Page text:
Caussey's Corner

Caussey’s Corner: Plants are Our Friends From Ancient Times to Now

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Since the earliest days of creation, plants have made major contributions to the development of humankind, more so than animals.

They have witnessed the dawn of time and marched in lockstep with humans from the very beginning. Changing and adapting to survive. Helping to choreograph thousands of years of history, while continuing their existence as testaments to those historical occurrences.

Most of the giant mammals had died off by 10,000 BC. Great societies became grain harvesters rather than remain wandering meat eaters.

Between 10,000 and 13,000 years ago giant megafauna mammals became extinct across the earth. These creatures had a body mass over 97 lbs. There were giant sloths, and camels ten foot high at the shoulders (Titanotylopus). Also musk ox (Bootherium), giant hippos, giant beavers (Glyptotherium), and Mammoth elephants that had roamed the earth for tens of millions of years. There was one bird (Teratornithidae) the size of a Piper Cub.

Even the gigantic carnivores like lions (Smilodon, Homotherium) vanished in the blink of a cosmic eye. Over 33 different genre of mammals in North America alone disappeared from the pages of evolution. Only their skeletal remains bear testimony to their once existence. The Red Fir of Norway may be the last living organism to witness this great die-off.

Caussey's Corner: Plants are Our Friends From Ancient Times to Now

Photo: envato elements

What caused the great die off? Humans hunted these beasts to extinction. If we are not careful and become better stewards of the Creation, all plants will be become extinct or sickly alternates, just as the giant mammals.

On August 6, 1945 at 8:15 a.m., what started as a typical day in the Japanese city of Hiroshima would live as a memorial to the destructive capability of humans. There near the Honkawa River an atomic bomb was dropped on the city. Ground temperature at the impact point may have reached as high as 10, 800 degrees F. A temperature so hot that some people were vaporized, leaving only their shadows on nearby walls and sidewalks to bear witness to their once presence.

1,214 feet from the impact area (ground zero) stands a weeping willow (Salix babilonica). Reborn from its roots left alive underground. I have seen that beautiful tree–a testimony for the will of survival.

Bahrain is a tiny archipelago country in the Persian Gulf, located between the peninsula of Qatar and Saudi Arabia. An ancient tree known as The Tree of Life stands there. It is majestic at thirty-two feet tall, standing atop a sandy hill and completely isolated in a desert setting where daily temperatures often exceed 130 degrees. There is nothing but sand and desolation for miles around. Yet here is this beautiful tree standing all alone.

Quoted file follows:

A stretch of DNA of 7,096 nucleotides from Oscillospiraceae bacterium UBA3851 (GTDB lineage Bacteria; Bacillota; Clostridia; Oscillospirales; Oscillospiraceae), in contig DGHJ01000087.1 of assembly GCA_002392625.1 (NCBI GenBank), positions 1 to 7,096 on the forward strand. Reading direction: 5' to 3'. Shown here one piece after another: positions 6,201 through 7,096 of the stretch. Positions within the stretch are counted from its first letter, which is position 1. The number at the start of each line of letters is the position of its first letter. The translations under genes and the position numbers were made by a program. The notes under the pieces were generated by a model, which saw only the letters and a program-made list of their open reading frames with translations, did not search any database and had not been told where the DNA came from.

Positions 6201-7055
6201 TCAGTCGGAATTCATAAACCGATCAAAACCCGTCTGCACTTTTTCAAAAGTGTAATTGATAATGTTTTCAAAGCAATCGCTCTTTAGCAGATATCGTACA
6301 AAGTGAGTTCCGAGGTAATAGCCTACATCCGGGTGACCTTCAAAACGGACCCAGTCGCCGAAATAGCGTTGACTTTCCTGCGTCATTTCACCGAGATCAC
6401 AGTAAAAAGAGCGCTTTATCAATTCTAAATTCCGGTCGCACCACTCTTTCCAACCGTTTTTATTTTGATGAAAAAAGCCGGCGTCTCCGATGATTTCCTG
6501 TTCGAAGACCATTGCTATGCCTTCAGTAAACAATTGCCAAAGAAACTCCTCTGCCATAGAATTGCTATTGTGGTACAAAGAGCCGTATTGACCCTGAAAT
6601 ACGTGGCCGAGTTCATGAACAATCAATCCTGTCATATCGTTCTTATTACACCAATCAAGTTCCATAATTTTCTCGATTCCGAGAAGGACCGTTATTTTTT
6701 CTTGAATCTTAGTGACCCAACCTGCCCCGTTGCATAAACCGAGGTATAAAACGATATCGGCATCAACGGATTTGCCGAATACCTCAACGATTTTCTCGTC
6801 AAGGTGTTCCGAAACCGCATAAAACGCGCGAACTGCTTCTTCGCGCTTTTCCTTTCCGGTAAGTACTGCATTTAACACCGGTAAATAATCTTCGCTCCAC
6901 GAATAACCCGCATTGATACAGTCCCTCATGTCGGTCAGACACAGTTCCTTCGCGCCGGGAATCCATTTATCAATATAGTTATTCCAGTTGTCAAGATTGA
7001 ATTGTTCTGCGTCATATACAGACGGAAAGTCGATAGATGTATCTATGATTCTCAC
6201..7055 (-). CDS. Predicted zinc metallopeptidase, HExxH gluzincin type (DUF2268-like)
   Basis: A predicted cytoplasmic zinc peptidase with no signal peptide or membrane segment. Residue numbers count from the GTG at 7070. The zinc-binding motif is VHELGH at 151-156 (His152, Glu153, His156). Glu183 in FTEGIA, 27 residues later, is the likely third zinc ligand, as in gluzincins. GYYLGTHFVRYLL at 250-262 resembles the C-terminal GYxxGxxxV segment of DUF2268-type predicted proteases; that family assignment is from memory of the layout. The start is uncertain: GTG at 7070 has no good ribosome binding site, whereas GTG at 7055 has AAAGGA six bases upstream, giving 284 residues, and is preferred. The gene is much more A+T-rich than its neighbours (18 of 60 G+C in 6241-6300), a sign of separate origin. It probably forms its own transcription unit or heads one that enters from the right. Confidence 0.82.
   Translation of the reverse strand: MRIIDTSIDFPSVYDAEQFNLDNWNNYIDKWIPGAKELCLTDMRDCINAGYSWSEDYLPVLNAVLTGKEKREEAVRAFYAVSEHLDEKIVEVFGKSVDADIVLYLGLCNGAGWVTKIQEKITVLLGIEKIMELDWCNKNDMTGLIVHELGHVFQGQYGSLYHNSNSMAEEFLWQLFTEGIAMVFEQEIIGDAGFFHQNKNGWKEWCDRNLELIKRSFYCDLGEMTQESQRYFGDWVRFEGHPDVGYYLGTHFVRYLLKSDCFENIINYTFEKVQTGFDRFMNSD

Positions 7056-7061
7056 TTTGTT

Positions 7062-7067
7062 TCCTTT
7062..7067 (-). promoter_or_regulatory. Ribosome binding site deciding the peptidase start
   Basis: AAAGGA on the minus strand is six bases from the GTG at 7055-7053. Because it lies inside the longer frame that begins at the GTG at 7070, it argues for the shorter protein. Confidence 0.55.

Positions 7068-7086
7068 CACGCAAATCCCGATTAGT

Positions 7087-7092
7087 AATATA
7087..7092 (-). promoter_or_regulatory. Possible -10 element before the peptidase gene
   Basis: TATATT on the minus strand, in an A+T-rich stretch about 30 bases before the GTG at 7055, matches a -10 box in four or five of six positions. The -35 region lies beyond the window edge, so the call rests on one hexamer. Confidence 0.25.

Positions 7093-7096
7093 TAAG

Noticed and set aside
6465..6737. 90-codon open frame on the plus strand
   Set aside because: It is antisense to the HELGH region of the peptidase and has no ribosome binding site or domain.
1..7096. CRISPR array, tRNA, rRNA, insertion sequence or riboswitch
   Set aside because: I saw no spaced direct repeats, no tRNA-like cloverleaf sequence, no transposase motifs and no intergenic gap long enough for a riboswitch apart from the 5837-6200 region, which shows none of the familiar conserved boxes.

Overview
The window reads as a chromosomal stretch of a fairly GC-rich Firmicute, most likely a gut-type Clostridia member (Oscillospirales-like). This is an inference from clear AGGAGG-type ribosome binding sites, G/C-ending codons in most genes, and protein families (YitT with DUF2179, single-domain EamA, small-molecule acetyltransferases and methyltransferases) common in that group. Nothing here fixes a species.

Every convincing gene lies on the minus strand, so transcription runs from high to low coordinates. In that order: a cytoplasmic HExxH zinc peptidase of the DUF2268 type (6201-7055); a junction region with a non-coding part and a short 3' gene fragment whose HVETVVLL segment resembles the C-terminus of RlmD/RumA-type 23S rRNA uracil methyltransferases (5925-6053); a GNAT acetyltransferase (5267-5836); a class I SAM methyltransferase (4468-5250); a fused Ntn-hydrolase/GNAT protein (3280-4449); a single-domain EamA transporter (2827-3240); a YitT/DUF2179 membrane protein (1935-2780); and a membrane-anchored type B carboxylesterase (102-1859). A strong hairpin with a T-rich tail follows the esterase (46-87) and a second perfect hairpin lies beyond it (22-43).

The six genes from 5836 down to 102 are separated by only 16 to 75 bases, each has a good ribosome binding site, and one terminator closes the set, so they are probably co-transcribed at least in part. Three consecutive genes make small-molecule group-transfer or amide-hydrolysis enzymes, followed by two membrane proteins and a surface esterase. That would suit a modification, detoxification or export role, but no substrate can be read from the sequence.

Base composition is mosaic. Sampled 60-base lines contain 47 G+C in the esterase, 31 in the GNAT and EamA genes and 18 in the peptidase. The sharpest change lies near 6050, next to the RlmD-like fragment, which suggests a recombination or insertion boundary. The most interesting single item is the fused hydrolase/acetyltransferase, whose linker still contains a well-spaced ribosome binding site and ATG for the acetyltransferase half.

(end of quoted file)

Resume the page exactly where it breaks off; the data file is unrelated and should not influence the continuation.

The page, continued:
The tree seems to have survived from at least the second half of the sixteenth century. The Tree of Life (Shajarat al-Hayat) classification is (Prosopis julifora). It originated in the hot, dry, salty parts of Mexico and South America. One of the most famous and oldest solitary trees, this tree is shrouded in mystery. The questions are: How did the tree get from Mexico-South America in the Western Hemisphere to a desert land near the Arabian Sea, and how did it survive so long? Answer: Portuguese sailors, and a sophisticated taproot system.

Caussey's Corner: Plants are Our Friends From Ancient Times to Now

Photo: envato elements

The oldest tree in the world is Old Tjikko, a Red Fir (Picea abies) discovered in Norway in 2008 that is 9,560 years old.

“Every species is a part of a network of relationships about what we know very little. Therefore, every living organism must be protected. Life is a rare commodity in the universe,” writes Stefano Mancuso.

Much of the above information was gleaned from his book, titled “The Incredible Journey of Plants,” and translated by Gregory Conti. The beautiful watercolors in the book were by Grisha Fischer. This book would make a nice gift for Earth Day, April 22.

You will read about how the avocado and the banana may become extinct, and what really happened to the Dodo Bird. You will learn about the dynamite plant of the Amazon. A place that may hold the secret to a cure for all disease unless we continue to destroy thousands of acres each year.

Durhl Caussey is a freelance writer out of Dallas, Texas. He is a regular contributor to Texas Hill Country.